Telling Torah stories using Legos and stop motion animation. Making a board game about Israeli history, geography and culture. Writing Torah-themed rock music. Making a documentary about Bukharan Jews in Queens.
In short: not your typical Hebrew school.
In 2012, JCC Manhattan launched what might just be the most atypical Hebrew school program in New York City, and four years later, the project is going strong and expanding, offering new elements and helping Jewish institutions across the borough start programs of their own.
The concept — let kids put together an individualized path of Jewish study by selecting courses offered through a network of participating institutions — was created by Rabbi Joy Levitt, JCC Manhattan’s executive director.
“Jewish life is very creative and innovative, but very little of it was coming into the Hebrew school classroom,” she said. “I wondered: What would happen if we linked synagogues to others and the JCC and we bring content providers into a much better resourced system?”
In 2011, she outlined her plan in a concept paper and distributed it to Jewish educators across the country. “My promise was that a woven system that was collaborative would be a better system,” she said.
and courses in Jewish tradition through music, ceramics and theater. PHOTOS COURTESY OF JJP
She recruited a committee made up of staff and lay leaders from the 14th Street Y, JCC Manhattan and seven area synagogues to figure out the details. A year later, the Jewish Journey Project (JJP) launched.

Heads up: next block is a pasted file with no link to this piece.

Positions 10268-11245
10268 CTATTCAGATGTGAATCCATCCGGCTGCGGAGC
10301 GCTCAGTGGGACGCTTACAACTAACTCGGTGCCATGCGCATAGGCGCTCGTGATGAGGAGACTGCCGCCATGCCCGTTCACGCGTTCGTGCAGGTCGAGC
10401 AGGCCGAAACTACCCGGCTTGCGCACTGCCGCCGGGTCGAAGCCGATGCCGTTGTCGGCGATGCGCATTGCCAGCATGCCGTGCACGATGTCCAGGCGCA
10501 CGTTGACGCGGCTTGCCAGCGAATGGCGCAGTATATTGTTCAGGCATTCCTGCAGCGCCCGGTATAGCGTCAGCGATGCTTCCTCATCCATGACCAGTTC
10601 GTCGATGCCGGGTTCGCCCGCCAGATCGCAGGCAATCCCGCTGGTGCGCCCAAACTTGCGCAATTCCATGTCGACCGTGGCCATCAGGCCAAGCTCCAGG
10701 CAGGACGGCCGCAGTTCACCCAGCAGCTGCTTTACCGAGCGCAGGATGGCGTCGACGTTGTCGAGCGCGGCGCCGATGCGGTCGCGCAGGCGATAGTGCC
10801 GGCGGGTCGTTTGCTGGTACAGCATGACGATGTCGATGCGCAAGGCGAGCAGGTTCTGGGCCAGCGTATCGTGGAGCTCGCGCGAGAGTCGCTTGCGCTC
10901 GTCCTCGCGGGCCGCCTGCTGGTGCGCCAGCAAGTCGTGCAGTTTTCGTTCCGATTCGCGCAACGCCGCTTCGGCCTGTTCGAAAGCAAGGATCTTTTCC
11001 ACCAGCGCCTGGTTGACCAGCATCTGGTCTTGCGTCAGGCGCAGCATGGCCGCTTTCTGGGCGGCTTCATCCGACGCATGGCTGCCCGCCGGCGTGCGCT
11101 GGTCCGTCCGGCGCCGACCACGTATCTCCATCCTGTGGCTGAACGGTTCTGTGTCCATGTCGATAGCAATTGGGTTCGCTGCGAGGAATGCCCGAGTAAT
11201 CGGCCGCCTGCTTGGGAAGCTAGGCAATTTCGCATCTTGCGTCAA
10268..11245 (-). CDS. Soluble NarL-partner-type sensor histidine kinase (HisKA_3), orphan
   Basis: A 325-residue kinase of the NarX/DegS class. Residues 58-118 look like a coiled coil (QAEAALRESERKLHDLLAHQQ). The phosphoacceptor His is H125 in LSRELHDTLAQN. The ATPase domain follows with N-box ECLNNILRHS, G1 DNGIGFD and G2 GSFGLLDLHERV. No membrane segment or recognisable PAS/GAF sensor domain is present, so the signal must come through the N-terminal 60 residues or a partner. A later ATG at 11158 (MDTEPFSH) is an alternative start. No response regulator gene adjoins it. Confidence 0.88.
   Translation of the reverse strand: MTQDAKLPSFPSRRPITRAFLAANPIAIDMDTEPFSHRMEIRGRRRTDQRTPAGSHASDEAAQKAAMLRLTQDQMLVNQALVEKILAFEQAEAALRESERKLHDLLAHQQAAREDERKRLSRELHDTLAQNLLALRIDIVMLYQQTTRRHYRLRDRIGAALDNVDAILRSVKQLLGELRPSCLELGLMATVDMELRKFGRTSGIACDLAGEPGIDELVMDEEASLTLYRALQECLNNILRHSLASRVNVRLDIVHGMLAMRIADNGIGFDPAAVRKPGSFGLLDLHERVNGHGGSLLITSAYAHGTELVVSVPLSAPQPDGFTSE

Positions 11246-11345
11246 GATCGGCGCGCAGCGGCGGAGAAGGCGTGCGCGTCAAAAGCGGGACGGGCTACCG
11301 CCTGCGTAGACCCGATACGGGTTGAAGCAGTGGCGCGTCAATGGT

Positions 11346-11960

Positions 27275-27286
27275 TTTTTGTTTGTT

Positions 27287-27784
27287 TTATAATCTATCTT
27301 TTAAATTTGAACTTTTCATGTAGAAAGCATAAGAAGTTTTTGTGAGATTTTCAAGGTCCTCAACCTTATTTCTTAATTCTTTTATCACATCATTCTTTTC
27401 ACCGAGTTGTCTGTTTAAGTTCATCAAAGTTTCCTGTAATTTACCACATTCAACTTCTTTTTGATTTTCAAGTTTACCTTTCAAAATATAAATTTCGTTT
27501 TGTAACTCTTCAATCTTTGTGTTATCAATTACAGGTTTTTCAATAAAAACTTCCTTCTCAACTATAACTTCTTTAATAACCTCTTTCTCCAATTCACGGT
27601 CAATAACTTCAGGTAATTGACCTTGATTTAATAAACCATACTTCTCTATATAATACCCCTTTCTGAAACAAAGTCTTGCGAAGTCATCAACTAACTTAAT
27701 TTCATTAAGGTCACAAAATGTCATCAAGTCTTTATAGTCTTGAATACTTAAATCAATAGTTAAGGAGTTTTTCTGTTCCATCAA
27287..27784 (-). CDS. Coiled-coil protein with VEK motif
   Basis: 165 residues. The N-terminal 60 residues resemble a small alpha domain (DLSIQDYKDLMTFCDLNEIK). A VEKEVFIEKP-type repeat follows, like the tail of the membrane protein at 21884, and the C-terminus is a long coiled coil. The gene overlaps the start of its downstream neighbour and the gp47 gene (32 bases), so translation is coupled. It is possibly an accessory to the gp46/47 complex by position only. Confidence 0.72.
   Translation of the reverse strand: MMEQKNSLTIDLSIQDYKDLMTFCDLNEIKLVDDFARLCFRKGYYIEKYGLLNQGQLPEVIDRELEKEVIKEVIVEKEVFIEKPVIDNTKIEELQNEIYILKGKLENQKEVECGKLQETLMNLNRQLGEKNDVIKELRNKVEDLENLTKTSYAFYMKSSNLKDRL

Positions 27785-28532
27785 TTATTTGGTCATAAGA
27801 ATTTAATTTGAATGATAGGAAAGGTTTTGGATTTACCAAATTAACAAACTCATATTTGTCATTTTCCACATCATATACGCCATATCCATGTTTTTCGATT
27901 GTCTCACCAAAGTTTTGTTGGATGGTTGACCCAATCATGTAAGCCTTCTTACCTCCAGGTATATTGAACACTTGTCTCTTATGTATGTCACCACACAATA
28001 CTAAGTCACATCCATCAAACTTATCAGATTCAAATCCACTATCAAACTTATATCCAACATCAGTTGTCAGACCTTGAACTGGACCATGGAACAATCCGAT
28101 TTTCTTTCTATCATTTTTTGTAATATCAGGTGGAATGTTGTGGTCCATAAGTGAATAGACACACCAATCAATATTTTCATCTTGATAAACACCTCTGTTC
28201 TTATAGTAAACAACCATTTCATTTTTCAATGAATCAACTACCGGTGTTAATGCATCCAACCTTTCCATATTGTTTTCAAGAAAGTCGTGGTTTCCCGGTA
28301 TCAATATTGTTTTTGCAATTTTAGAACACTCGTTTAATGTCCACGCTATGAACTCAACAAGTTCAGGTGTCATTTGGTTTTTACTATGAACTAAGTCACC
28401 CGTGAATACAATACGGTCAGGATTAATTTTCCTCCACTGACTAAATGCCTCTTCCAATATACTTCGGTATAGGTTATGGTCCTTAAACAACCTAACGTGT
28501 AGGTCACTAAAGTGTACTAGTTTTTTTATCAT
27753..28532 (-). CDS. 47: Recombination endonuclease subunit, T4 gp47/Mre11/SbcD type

Each year since, participation has hovered between 250 and 300 students, about a third of whom sign up through the JCC, while the rest do so through area synagogues. And each year the program has grown — in offerings and reputation.
“I have spoken to synagogues all over the country,” said JJP director Lori Forman-Jacobi. In Michigan, Aish Detroit has adapted the program, offering an in-house program called Sunday School 2.0 that allows children to choose one of two creative classes offered each semester. The most unique offering: learning “the story of Jerusalem” by creating it in Minecraft.
JJP is also expanding its “Hebrew Homepage” program, in which students are tutored in the language through one-on-one online sessions. The 30-minute weekly meetings use an interactive digital platform that allows a Skype-like interface combined with additional features such as screen sharing. Next year, the JCC will offer the program to Hebrew schools that are not participating in the JJP program. Rabbi Levitt said she expects the program “to scale up from 200 students to 600.”
“It’s been enormously successful; kids love it,” she said. “Kids flourish in a 1-on-1 environment. It’s a much better way to learn to read than in a classroom.”
Because the pupil and instructor meet online, logistics, such as travel time and scheduling, are streamlined, allowing the pool of potential teachers to expand exponentially. “We use college students as instructors, and that tutor could be sitting at the University of Michigan,” Rabbi Levitt said.
Another expansion is the addition two years ago of a reimagined b’nai mitzvah option.